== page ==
How to Guard Against Rising Gas Prices

Discussion in 'Wall St. News' started by S2007S, Jul 3, 2008.

  1. S2007S


    Could this be another sign of top in oil, would anyone lock in gas prices for their vehicle like some do with oil to heat their houses. Would be interesting to see people lock in prices and see gas go from $4.50 to $3.75 over the next 6 months. Going to be interesting to see if this works.

    How to Guard Against Rising Gas Prices
    Wednesday July 2, 3:17 pm ET
    By Kimberly Palmer

    Rising gas prices are inspiring drivers to find new ways of protecting themselves against future increases--including buying gas in advance and investing in stocks that tend to rise along with the price of gasoline.

    One new company,, lets customers buy gallons ahead of time based on the current prices in their area--in theory, locking in a lower price--and then redeem those gallons at a later date, regardless of any price increases in the interim.

    Consumers can also invest in oil companies, coal companies, and other stocks that are likely to benefit from more expensive oil. "Look for companies that will benefit indirectly from oil prices and directly from increased energy efficiency," says Paul Larson, editor of Morningstar StockInvestor. That way, he says, consumers can balance higher expenses at the pump with higher returns on their investments.

    At, the company makes those investments itself. Founder Steve Verona says that the company protects itself against future gas price increases through taking positions in the stock market. That way, customers can enjoy the simplicity of purchasing and redeeming gallons for an established amount and avoid experiencing market fluctuations themselves. Verona says the company doesn't plan to make money on gas, but rather from the annual membership fee (about $30), the interest float on the money that is paid before the gas is redeemed, and advertising on its website.

    For consumers interested in hedging their own bets, one option is investing in oil companies. "When gas prices go up, generally oil prices have gone up, and that raises [oil companies'] revenue," Larson says. He also suggests looking for companies that benefit indirectly from rising oil prices, such as railroads, which are a more energy efficient way of moving cargo over long distances than trucks. "That's why railroads are doing so well today," Larson adds.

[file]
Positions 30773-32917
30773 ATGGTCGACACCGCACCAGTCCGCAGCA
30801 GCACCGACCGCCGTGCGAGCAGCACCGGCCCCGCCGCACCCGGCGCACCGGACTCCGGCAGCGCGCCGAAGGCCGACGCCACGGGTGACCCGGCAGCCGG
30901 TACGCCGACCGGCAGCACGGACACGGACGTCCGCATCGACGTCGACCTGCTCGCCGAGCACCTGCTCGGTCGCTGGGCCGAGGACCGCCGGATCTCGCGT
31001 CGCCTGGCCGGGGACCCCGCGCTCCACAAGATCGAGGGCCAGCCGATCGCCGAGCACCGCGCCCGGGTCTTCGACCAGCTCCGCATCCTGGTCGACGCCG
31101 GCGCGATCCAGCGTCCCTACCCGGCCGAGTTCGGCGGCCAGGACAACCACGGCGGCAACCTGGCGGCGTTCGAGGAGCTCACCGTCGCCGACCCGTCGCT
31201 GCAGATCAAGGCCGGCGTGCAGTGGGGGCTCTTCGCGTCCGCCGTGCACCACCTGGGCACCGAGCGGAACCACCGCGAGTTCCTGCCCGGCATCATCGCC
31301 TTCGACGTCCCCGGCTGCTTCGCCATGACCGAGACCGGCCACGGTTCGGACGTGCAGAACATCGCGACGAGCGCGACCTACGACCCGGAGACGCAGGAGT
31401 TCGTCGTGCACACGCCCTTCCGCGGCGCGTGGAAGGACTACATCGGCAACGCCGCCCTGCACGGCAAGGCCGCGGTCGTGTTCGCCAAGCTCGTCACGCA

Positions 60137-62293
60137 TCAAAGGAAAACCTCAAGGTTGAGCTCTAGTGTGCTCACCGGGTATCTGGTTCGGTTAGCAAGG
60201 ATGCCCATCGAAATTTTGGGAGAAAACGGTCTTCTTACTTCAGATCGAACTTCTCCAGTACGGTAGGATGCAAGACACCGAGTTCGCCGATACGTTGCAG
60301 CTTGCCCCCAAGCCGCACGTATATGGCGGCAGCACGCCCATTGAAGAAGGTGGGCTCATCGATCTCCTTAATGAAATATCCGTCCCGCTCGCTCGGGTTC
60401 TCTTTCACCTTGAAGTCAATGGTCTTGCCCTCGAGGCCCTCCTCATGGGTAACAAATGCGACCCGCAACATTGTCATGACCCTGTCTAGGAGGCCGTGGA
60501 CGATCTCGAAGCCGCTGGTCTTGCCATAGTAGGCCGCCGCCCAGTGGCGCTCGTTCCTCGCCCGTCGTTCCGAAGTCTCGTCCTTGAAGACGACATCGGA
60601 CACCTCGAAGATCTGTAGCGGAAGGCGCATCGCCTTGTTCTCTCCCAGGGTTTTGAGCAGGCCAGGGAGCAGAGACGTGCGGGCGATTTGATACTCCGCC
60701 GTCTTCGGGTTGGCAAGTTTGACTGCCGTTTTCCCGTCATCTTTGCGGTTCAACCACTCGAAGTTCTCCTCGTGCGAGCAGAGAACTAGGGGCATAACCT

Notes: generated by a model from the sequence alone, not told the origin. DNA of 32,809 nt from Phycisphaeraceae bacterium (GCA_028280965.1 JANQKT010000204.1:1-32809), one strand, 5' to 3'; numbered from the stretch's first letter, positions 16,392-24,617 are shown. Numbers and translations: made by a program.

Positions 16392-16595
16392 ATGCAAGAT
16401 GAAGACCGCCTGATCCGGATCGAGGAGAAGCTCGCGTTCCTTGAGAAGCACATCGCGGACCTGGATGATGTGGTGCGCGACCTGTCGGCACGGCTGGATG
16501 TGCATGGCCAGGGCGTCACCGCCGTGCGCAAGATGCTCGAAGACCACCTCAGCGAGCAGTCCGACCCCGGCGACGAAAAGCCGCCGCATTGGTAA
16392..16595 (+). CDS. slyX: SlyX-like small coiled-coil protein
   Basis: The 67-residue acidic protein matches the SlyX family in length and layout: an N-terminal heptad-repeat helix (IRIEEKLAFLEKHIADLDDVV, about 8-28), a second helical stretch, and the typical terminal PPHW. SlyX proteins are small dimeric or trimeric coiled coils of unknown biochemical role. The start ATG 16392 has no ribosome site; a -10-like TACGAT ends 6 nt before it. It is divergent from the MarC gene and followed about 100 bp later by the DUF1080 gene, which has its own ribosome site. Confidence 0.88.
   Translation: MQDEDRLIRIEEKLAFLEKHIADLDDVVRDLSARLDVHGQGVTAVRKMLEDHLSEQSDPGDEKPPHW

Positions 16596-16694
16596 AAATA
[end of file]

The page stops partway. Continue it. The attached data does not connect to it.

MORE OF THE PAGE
Oil exploration companies such as Southwestern Energy also offer a way of protecting oneself against future gas price increases, says Peter Cohan, president of a management consulting and venture capital firm that bears his name. In addition, he recommends coal companies, including Walter Industries, Arch Coal, and Peabody Energy, since coal can be used as an energy source instead of oil. Alternative-energy companies, on the other hand, tend to be overvalued right now, Cohan says, and he advises staying away from them.

    Of course, gas prices could come down, which could turn any of these investment ideas into losing propositions. As with all investments, says Tim Maurer, director of financial planning for Financial Consulate, a Baltimore advisory firm, consumers need to be prepared to stomach volatility. In fact, his firm has recently limited its exposure to oil in expectation of a short-term market correction.

    If prices do indeed fall, then what will happen to customers' prepurchased gallons? Verona says most people will simply hold on to them until prices go back up again.

    But what if prices are currently at their peak and don't go up again? Verona says that's unlikely. "Very few analysts expect prices to come down...because current demand is increasing, while supply has stayed steady. We're talking years, if not decades, before [proposed] solutions have any impact. In the interim, prices should continue to rise," Verona says. He adds that if customers opt to drop out of the program, they can get a refund for their purchased gallons.

    Still, the simplest way to protect oneself from rising gas prices, says Charlie Ober, vice president at T. Rowe Price and manager of its New Era Fund, is to drive less, plan vacations closer to home, carpool, and drive more fuel-efficient vehicles. "I think as a consumer, you're going to have to get used to a world of higher gasoline prices," he says, "and that is potentially a lifestyle-changing event."
  2. Absolutely

    I have wondered how the public would begin to speculate in energy. It is easy to open up a stock trading account but the public is still shy of the commodity market. So how would the public speculate in the market? Prepaid gas trading cards.

    I will not be surprised if sometime in the near future i read in the newspaper of 18 year high school kid trading prepaid gas cards and making $200,000 to pay for college

    I think that gasoline could ultimately top out at around $8. Demand for the physical gasoline will go way down while demand for the derivatives go up.

    When I commute to work I still see too many SUVs driving way too fast with only 1 person in it.

    When I see SUVs commuting, fully utilized with 5 carpooled employees jammed in the back and driving 45 mph in the HOV lane to save gas I'll know gasoline peaked